Tuesday, September 8, 2015

Mothering Like Moses

It is a myth that mothers of large families have all things together. It is a myth that we never feel weary, frail or move about our days with heavy hearts.

I have said many times that obedience and doing the will of God is often difficult. We may be tempted to live our 21st century lives under the assumption that life is supposed to be easy, that if there is any struggle, something is wrong.

But mothering children is hard work.  It isn't supposed to be easy. 

Moses had to "mother" the stiff-necked children of Israel.

Moses heard the people weeping throughout their clans, everyone at the door of his tent. And the anger of the Lord blazed hotly, and Moses was displeased. Moses said to the Lord, “Why have you dealt ill with your servant? And why have I not found favor in your sight, that you lay the burden of all this people on me? Did I conceive all this people? Did I give them birth, that you should say to me, ‘Carry them in your bosom, as a nurse carries a nursing child,’ to the land that you swore to give their fathers? Where am I to get meat to give to all this people? For they weep before me and say, ‘Give us meat, that we may eat.’  I am not able to carry all this people alone; the burden is too heavy for me.  If you will treat me like this, kill me at once, if I find favor in your sight, that I may not see my wretchedness.” Numbers 11; 10-15

I have often felt this way too, crying out to the Lord:
"God, I am not capable of carrying all these people alone. Please, help me!"

What a task Moses was given to do. He felt the weight so severely, that he would rather die than do it alone. Any mom realizes the job is too big for her to do alone too.  But we do not do it alone.  The Lord helps us.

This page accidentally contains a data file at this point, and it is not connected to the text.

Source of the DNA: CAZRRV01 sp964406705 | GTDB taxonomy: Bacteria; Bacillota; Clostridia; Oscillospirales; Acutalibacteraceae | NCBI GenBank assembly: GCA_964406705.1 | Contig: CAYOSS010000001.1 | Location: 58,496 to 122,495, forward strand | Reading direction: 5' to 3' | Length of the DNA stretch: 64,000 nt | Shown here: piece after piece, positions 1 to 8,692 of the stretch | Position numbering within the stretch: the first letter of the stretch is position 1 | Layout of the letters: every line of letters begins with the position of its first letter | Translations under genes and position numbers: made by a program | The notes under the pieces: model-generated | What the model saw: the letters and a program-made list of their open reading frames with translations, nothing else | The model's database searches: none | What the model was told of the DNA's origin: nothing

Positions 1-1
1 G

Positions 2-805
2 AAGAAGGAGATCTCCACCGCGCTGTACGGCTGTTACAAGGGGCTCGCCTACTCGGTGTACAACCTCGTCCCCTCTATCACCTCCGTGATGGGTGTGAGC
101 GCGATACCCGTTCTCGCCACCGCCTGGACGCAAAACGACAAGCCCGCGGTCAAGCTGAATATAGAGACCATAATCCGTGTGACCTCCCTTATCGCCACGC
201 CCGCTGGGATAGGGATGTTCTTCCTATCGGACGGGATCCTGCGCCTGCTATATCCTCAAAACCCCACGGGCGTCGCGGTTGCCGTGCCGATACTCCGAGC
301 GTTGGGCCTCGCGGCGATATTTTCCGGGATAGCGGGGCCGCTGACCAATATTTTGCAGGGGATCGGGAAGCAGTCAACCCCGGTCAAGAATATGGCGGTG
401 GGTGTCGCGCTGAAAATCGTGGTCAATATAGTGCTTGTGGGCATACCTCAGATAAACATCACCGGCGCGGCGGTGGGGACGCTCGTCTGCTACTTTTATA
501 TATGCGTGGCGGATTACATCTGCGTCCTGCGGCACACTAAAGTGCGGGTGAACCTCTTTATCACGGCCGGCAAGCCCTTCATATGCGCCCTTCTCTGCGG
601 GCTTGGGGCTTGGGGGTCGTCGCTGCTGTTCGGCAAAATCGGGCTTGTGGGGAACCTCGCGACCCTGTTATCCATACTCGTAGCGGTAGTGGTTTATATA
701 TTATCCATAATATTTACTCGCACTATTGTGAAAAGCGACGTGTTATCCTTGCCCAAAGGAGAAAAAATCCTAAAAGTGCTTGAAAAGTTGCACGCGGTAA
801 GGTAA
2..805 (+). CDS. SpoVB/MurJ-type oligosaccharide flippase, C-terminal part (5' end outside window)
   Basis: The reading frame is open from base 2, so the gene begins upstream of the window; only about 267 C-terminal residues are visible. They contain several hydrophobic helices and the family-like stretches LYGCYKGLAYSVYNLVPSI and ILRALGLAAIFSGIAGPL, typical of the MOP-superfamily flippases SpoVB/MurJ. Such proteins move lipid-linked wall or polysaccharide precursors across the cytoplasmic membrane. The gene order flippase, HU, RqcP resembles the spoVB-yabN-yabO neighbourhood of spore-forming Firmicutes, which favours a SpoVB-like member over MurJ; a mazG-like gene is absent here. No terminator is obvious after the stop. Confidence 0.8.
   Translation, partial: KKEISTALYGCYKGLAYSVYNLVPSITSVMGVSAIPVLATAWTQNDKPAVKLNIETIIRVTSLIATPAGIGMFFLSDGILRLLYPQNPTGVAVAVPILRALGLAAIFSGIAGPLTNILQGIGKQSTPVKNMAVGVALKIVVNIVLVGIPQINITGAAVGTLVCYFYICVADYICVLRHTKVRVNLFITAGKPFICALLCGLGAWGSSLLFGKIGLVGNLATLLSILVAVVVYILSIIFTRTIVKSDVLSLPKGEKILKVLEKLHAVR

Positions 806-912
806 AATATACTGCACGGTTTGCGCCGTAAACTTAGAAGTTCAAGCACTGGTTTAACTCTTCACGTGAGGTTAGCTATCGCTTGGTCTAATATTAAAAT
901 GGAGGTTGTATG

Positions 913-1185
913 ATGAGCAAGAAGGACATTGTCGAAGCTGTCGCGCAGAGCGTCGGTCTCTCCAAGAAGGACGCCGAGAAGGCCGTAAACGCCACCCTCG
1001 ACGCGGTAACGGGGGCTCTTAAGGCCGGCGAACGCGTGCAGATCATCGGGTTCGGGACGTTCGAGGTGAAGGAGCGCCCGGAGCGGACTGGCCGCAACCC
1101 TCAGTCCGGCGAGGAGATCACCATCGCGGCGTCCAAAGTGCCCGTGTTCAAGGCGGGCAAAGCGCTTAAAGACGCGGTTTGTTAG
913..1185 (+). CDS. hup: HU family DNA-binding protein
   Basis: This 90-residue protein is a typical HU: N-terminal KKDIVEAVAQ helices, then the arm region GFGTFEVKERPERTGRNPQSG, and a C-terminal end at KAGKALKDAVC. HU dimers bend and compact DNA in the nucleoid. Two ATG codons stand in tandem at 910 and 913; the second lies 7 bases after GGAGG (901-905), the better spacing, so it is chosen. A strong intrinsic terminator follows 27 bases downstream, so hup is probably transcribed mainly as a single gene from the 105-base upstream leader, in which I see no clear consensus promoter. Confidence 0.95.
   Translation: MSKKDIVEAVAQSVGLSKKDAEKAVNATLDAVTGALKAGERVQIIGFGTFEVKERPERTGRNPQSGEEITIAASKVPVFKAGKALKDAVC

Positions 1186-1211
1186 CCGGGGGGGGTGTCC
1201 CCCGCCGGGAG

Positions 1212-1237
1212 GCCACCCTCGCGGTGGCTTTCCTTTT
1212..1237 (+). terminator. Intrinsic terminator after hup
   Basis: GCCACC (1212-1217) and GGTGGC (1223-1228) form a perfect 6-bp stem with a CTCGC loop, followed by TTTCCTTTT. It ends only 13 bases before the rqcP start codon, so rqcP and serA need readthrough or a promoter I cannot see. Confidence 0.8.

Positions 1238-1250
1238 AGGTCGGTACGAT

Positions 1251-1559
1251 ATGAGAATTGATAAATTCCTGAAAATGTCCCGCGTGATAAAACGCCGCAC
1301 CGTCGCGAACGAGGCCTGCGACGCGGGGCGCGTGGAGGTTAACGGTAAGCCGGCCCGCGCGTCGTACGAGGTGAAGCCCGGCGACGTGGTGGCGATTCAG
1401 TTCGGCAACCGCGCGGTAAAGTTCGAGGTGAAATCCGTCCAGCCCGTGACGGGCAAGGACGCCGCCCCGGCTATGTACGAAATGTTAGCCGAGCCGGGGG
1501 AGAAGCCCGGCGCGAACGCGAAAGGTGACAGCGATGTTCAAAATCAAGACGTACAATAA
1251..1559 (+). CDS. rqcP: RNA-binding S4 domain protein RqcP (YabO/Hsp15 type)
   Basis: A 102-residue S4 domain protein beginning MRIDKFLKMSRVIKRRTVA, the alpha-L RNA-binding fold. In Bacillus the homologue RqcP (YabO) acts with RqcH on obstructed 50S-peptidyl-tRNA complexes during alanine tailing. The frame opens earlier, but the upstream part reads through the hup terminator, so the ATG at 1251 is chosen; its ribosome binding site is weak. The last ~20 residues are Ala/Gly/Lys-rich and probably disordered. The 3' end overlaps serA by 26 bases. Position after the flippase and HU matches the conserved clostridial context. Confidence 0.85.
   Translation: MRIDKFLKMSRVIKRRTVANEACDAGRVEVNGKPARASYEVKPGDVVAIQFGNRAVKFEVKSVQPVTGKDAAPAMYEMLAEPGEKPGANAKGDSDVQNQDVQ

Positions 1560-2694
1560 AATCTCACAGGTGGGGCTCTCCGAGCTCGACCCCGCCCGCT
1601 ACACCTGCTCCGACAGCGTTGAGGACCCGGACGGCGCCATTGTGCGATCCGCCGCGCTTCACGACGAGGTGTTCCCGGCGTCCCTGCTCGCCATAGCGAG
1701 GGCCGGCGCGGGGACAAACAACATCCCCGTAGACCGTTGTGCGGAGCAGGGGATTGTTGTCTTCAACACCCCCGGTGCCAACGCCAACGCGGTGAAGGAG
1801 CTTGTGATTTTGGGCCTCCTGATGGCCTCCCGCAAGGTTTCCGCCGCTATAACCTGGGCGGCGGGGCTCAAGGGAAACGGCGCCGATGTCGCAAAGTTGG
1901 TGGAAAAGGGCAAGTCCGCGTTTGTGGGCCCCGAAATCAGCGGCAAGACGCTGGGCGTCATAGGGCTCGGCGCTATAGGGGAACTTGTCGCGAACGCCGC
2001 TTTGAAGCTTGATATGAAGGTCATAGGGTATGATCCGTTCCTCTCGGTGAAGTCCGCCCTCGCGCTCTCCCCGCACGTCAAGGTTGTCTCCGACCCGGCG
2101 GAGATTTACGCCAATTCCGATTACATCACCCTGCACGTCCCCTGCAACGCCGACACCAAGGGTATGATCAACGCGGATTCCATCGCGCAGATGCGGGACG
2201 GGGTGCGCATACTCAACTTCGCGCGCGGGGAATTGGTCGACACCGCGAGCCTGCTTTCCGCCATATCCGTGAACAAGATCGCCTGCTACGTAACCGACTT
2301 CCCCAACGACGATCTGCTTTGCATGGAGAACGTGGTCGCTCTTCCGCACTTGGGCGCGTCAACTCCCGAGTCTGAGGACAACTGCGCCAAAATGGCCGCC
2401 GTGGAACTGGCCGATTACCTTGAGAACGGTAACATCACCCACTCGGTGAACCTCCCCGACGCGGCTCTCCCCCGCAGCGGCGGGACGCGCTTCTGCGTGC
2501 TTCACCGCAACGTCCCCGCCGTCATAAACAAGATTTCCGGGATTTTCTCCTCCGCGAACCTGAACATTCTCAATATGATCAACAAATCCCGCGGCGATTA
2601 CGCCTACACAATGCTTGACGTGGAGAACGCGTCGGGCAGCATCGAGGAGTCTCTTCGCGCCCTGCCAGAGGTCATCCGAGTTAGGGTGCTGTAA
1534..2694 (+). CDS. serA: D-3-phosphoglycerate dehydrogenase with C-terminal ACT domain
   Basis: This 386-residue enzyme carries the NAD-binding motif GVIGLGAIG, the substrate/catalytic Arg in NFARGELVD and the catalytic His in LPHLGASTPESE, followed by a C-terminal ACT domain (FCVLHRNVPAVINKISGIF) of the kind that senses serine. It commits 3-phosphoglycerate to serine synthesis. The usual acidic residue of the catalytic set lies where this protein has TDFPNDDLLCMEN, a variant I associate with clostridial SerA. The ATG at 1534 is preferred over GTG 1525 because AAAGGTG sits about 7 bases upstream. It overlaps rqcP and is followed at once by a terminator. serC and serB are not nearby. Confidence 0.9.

Yet Moses suffered and sometimes we must as well.  While he was up praying and fasting on Mt. Sinai, the people were in a riot.  An idolatrous cult was formed around the worship of a golden calf, that Moses' own brother had made.  In hot anger Moses smashed the tablets of the law God had given him, ground up the calf, and made the people drink it. 

Moses suffered through his assignment from beginning to end.  The people would promise obedience, then disobey. When they met difficulties they pouted and complained that God didn't love them.  They continually forgot God's miracles and acts of mercy toward them.  God wanted to destroy them at times, Moses would intercede for them, and God's wrath would be appeased. But the test of the faithless crowd was so great that Moses' faith failed. He struck the rock, when he was told only to speak to it.  He was not allowed to enter the Promised Land because of it.

By human standards, Moses wasn't getting a fair shake. Think of all he went through and suffered for the people and now he wouldn't even see the beautiful land flowing with milk and honey. Yet Moses continued doing the will of God, day by day, after he had been told he would not enter Canaan.  We see no evidence that he resented the children of Israel or wished he could throw in the towel now that no earthly reward was in it for him.

What we do see in Moses is endurance in his obedience.  Perseverance.  Stamina that was fueled by the grace and love of God, to see the people through to the Promised Land.